“…To thine own self be true,” I bet most of us have this written at least twice in our yearbooks. For me it was second next to dozens of Jeremiah 29:11, “For I know the plans I have for you,” declares the Lord, “plans to prosper you and not to harm you, plans to give you hope and a future” (I was really active in youth group). As a High School graduate full of hope and emotion, these words resonated with me and helped build up my Lutheran-crushed ego. I also found deep meaning in the cultural truism: “Follow your heart.” I spent most of my twenties trying to live out the last quote, doubting Jeremiah, and ignoring Shakespeare’s Polonius. Where has it landed me?
Mike Rowe published a video during graduation season to give some advice, as celebrities, politicians, and successful people do. In the video he warns graduates about “following their passions” and how this can be a false road. I wonder how much of his video was created from a misunderstood reaction to Millennials as the “everyone gets a prize, we are all unique snowflakes generation.” Maybe it came from a deeply American place, pragmatism. Either way, or neither way, I think he raises some good points.
Mike warns graduates about the dangers of following a passion without the right kinds of ability and opportunity. Ability is amorphous and hard to test what amount someone possesses. I happen to believe that many abilities can be trained. Yes, some people are genetically or culturally more apt in certain abilities (see Michael Phelps’ physiology), but most of us can learn how to play a musical instrument, draw, design, cook, etc… What makes a certain ability exceptional, a “dirty truth” Mike fails to mention is, hard work and having people who will be truthful and push you to do better. The second point he raises, opportunity, is much more difficult to achieve than ability.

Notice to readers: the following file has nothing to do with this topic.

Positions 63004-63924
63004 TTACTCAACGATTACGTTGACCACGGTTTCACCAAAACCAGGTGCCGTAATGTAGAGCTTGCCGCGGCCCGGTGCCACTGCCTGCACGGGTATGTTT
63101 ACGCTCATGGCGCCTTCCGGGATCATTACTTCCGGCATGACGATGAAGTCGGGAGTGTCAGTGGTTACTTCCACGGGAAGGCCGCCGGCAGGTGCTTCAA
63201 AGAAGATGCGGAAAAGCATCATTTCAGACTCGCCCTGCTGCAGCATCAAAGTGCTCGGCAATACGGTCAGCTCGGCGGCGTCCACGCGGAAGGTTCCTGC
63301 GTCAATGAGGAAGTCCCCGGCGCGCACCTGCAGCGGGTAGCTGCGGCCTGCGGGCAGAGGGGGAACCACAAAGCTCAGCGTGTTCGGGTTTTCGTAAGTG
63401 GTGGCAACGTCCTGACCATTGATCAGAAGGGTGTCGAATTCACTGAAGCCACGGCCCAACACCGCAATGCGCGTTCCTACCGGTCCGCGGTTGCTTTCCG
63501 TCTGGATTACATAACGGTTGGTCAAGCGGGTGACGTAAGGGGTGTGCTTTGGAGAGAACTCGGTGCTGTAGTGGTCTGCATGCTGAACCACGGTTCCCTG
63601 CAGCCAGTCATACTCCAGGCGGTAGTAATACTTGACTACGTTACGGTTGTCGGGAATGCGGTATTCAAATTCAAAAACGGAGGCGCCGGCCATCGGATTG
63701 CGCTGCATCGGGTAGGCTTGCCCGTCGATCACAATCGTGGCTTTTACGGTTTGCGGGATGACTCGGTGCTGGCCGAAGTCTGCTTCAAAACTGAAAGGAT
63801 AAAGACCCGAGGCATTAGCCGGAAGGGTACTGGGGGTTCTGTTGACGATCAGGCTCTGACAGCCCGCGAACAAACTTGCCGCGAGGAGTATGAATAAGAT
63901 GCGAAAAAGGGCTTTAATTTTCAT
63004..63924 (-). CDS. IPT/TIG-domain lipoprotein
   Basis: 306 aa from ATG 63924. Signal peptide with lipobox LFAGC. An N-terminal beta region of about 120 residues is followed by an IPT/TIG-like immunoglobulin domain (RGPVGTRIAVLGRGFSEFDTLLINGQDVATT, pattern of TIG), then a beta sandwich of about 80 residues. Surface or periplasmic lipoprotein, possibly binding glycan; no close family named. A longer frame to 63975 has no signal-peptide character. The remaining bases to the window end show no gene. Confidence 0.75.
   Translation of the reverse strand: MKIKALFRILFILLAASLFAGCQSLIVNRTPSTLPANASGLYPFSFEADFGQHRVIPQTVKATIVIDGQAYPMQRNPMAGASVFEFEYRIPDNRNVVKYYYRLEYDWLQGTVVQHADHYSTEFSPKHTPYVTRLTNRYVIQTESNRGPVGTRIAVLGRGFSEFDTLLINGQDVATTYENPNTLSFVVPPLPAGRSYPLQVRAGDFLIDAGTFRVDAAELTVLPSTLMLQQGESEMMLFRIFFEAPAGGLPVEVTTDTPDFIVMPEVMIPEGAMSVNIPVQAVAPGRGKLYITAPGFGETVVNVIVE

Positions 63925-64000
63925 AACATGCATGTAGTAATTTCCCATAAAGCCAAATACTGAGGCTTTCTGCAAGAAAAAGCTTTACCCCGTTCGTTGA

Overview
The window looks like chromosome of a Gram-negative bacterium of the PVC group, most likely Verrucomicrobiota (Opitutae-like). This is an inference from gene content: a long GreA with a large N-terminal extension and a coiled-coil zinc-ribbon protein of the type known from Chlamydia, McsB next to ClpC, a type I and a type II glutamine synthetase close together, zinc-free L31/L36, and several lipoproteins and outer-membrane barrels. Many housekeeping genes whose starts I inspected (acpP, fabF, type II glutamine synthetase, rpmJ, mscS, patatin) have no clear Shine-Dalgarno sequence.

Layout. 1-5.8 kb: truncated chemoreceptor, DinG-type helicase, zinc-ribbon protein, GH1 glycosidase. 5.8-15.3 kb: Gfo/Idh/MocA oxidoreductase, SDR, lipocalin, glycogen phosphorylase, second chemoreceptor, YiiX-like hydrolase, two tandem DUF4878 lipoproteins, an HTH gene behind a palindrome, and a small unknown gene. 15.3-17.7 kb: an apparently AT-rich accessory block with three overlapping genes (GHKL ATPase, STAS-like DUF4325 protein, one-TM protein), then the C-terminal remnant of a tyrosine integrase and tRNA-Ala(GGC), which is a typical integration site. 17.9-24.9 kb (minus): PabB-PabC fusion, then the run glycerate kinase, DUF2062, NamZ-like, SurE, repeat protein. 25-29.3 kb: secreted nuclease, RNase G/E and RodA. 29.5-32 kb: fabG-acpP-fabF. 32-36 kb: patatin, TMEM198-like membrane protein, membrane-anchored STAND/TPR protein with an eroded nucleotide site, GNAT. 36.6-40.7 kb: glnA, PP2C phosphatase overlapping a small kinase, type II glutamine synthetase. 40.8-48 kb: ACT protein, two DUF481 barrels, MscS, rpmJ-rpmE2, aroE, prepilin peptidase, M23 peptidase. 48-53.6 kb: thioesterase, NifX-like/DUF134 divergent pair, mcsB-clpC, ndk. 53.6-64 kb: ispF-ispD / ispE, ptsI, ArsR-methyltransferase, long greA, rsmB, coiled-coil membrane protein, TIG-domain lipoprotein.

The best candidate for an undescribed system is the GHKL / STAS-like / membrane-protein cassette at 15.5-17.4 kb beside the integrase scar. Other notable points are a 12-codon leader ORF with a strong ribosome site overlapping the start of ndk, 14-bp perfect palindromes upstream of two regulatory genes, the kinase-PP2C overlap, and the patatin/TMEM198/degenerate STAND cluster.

Opportunity is often not something easily available to people who have no direct avenues to it. In the video it shows how people try to get on American Idol (or the Voice) and fail due to a lack of ability, but even those with the ability who are granted the opportunity to compete, fail. Opportunity, in my experience, can be found in a few ways, namely, open awareness of situations and entitlement. Jada Pinkett-Smith’s kids have the entitled opportunity to enter the world of high entertainment without having to do the hard work of their mother. An entitled opportunity isn’t only hereditary, but also cultural and educational. The American Idol analogy works here too, an entitled opportunity doesn’t automatically equal success, happiness, or ability.
I was following my passion, my heart, when Kristin and I moved to Vermont in 2007. I wanted to be a cartoonist. I was trying to follow a drive my 12-year-old self had developed in the mid-1990’s. Yet, I didn’t know what I wanted. Did I want to be a syndicated cartoonist? Did I want to be a graphic novelist? Did I want to make zines? All I knew was I loved comics and I wanted to chase my passion and make a career out of it.
It was a hard two years in cartoon school. I felt woefully inadequate compared to the other students. I didn’t have the years of drawing and Adobe software experience others possessed. I didn’t have a clear vision of where I wanted to be in the comics world. I didn’t realize how much work being a cartoonist actually entailed. I also didn’t realize how bad I was at cartooning.